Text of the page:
The pros of cubicles

Privacy for each employee

Cubicles offer excellent confidentiality, making private calls or focusing on work without worrying about being easily overheard. Having a sense of privacy can boost productivity because it reduces external stress.


Employees can decorate their cubicles with photos, plants, and personal items to make the place feel less sterile and more inviting. But this is more than just aesthetics; it’s about improving wellness and job satisfaction so people love coming to work.

Noise reduction

In an office, cubicles act as physical barriers, muting printer noise, loud conversations, and foot traffic. By reducing background sounds, workers can focus on tasks that require concentration and maintain a calm and focused environment.

Defined personal space

Boundaries help employees reduce distractions. Without constant disruptions, people can prioritize their work, resulting in fewer interruptions and more organized task management.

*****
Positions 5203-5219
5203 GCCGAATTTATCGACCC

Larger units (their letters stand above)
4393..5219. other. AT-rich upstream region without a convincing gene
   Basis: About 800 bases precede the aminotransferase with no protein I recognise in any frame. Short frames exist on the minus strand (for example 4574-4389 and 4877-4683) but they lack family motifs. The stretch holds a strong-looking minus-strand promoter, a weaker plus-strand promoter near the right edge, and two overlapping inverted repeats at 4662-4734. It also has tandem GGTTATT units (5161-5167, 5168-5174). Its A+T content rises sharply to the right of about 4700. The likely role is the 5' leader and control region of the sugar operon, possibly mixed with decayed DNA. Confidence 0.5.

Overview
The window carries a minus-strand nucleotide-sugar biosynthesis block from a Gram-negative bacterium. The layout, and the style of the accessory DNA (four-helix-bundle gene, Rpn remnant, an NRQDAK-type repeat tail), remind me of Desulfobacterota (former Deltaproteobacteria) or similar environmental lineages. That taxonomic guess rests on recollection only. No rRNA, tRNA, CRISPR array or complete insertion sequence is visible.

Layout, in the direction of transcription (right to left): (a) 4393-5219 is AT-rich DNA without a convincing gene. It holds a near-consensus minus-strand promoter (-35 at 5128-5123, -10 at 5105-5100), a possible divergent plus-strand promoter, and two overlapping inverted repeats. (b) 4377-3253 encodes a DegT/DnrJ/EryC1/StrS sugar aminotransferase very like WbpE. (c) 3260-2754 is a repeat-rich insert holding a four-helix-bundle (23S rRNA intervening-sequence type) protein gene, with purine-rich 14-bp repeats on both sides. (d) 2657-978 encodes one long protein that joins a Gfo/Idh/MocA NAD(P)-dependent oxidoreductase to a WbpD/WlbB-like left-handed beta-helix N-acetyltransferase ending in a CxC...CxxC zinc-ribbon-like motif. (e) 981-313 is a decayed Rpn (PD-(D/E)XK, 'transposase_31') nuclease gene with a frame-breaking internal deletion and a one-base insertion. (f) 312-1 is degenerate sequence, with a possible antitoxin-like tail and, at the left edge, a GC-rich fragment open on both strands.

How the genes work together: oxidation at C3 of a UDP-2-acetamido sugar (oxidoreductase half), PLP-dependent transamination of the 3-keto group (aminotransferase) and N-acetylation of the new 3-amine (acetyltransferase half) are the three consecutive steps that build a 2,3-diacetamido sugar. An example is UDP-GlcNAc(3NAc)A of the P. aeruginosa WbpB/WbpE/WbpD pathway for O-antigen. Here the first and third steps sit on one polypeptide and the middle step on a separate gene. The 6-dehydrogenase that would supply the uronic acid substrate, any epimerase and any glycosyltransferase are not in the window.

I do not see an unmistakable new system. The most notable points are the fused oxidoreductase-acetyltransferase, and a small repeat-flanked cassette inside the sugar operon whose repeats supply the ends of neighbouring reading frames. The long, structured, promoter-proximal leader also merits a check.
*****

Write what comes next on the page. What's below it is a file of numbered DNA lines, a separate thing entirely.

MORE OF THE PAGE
The cons of cubicles

Isolation from the team

While cubicles provide privacy, physical barriers also hinder spontaneous communication and quick collaboration, which are crucial to teamwork, problem-solving, and so on. It can affect cooperation among coworkers and require more effort to boost team spirit.

Limited space

Cubicles are compact, so they don’t offer as much room for movement and storage as a larger office. Confinement may cause employees to feel boxed in. Moreover, in a hybrid work setup, people tend to come on-site to interact socially and work on group projects. This means they might not want to sit in a cubicle by themselves.

Aesthetically unpleasing

Having cubicles laid out uniformly can result in a monotonous visual landscape. It might make the office look impersonal and uninspiring to both employees and guests since this uniformity doesn’t reflect the dynamic nature of the work being done.

Lack of adaptability

Cubicles make it difficult to adjust to changing team sizes. Adding new employees might result in inefficiencies and workspaces that don’t meet business needs. Plus, we know the impact that office layout can have on productivity.

📆 Start a free trial of the deskbird app to give your employees more flexibility with workspace booking and week planning while saving costs!